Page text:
Letter to Władysław Tatarkiewicz written 08.02.1962

Cracow, 8 February 1962

Dear Władysław,

                       thank you for your letter, received today, and above all I cordially thank you for deciding to read Makota’s work prior to your departure. I don’t think it’ll give you much trouble, as it’s written simply and clearly, and I also think that the author is right in many of her critical remarks. Of course, it’s still quite raw, not very inventive, but taking everything as a whole, it’s not a bad doctoral dissertation. The other review is supposed to be written (and maybe is already being written) by Łobaczewska. ‒ She just told me on the phone that she’s already read part of the work and that the defence can take place after the Szymanowski celebrations. Thus if your review were to be prior to your departure, the defence could probably take place in conjunction with a reading of your review, so that the Makota matter would be settled before the summer holidays.

            Gałecki’s situation, however, is unfortunate. Ossowski was supposed to replace Morawski, not you. In view of his refusal to write a review, and given his promise to take part in the habilitation itself, what is lacking above all is a third review. I just spoke to Łobaczewska, who was reading the work, but she told me that given the state her health, which is still not the best, and her need to catch up on the backlog of master’s theses from the period of her illness, she’s unable to write a review for Gałecki. To salvage the situation, there’s still Iza Dąmbska, who, however, would obviously need to have time to write the review, assuming she agrees to write it at all. Unfortunately, she’s not in Cracow. If we had the review, then it’d still be possible to arrange a meeting to accept the paper, but evidently Gałecki’s colloquium can take place only in October. He’s very unlucky, all because of the antagonism of Wallis and Ossowski, who don’t want to comprehend the situation. I see from this that it’ll now be necessary to force the question of printing his paper, which also creates problems. Gałecki had a certain promise from Wydawnictwo Literackie [Literary Press] in Cracow, but I don’t know whether they’ll ultimately decide to do it, as it exceeds the scope of their publications as well as of their authority. If they can’t manage it, that leaves only Polish Scientific Publishers. But there, I’m afraid, Krońska, who neither likes nor appreciates Gałecki, will create difficulties. At Ossolineum it wouldn’t be easy, because there again, the Marxists will make it impossible to print this paper. Meanwhile, I’ve read his paper for the second time now and, while I agree that it is awkwardly written in clerical language, it is nevertheless a valuable paper. Of course, I have various substantive objections, which I included in my review; nonetheless, I think that this is one of the best papers that I’ve read in recent years in this field. I believe that, had he written it in German, he’d be able to print it without any difficulty. And he certainly would’ve written it better in German than in Polish.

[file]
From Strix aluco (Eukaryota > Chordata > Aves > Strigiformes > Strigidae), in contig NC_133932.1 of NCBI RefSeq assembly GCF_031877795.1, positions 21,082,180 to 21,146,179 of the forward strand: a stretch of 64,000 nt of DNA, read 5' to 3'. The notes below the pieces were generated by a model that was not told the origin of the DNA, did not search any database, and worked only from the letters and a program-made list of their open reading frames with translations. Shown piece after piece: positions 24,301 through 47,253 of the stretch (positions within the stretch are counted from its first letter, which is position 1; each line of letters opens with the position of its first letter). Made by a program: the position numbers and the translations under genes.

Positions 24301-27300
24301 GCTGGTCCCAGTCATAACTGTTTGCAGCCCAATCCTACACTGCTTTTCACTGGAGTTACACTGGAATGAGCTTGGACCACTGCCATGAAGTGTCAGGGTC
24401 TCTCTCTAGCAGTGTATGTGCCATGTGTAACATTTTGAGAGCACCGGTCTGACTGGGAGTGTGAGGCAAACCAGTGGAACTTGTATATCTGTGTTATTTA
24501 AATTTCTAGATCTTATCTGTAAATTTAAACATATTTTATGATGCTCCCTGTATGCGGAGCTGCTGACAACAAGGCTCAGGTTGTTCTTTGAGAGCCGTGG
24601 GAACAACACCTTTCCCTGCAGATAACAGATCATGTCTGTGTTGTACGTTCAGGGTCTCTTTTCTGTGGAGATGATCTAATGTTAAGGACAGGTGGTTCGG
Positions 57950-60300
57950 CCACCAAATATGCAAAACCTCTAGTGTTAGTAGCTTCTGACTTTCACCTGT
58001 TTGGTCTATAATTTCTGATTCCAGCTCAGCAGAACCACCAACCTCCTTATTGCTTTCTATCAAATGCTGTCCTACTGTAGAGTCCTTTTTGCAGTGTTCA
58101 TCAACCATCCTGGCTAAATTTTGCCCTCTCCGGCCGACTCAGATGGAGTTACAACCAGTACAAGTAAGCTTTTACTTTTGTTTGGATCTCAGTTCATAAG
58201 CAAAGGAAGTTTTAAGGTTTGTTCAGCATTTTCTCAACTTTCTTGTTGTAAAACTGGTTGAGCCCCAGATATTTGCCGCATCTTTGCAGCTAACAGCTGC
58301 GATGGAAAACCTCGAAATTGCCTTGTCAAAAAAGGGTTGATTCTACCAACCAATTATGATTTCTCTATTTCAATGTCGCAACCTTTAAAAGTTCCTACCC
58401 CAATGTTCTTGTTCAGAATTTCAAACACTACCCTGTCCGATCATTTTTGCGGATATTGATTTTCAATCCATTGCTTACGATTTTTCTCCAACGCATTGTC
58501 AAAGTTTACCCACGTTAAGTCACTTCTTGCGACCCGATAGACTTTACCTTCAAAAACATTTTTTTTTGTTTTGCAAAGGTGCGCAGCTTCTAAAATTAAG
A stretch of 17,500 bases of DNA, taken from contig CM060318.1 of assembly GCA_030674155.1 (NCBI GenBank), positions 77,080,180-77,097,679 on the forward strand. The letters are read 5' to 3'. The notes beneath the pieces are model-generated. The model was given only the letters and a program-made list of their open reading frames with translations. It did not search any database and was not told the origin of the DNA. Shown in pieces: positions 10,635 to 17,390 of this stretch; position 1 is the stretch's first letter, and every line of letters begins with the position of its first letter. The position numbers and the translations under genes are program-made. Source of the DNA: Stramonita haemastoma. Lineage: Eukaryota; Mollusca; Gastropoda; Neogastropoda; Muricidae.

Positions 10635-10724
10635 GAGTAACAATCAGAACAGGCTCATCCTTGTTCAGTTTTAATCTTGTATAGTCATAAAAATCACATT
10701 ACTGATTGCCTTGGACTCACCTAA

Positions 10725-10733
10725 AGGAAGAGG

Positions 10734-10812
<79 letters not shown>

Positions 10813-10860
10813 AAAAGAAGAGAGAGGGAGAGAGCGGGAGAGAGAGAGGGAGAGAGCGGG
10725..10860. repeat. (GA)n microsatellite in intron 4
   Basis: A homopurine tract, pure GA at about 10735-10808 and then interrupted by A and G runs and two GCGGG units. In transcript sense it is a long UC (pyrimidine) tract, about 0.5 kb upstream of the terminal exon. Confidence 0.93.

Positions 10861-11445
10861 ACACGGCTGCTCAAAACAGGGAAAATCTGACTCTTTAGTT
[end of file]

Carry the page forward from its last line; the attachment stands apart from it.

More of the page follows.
I’m glad that you’re going and that you’ll see a bit of a different world, but I’m worried for the many reasons I’ve already written about, and also because Gołaszewska’s paper (‘Filozoficzne podstawy krytyki literackiej’ [The philosophical foundations of literary criticism], well written and substantively good) is ready, and I once hoped that you’d be one of the ‘foreign’ reviewers; in view of your departure, the matter will probably fall through. I don’t even know who we’ll ask now. We’re going to ask Markiewicz, but he’s from the same university, so he doesn’t count. That still leaves Elzenberg, but will he want to? Apart from that, Konrad Górski and Julian Krzyżanowski might enter the picture, but their philosophical backgrounds are rather modest.

            Such are the problems. I lost more than two weeks of time on reviews for Gałecki. Now I’ve got to read that Gordon: well over three hundred pages of philosophical primitiveness.

            I’m heading to Warsaw on the 17th; I’ll stay until Sunday, then I’m coming back, because I have lectures on Monday and I can’t get out of them. In any case, I hope we’ll see each other.

                                   Cordial greetings

                                                                       Your Roman


Niemeyer again proposed to publish Spór [Dispute]. Can a decision be made? I didn’t get on very well with Polish Scientific Publishers. In any case, there’s no chance that they’ll publish it the way he can. As well, a representative of some kind from Germany was here two days ago, but I turned him down, citing my relationship with Niemeyer.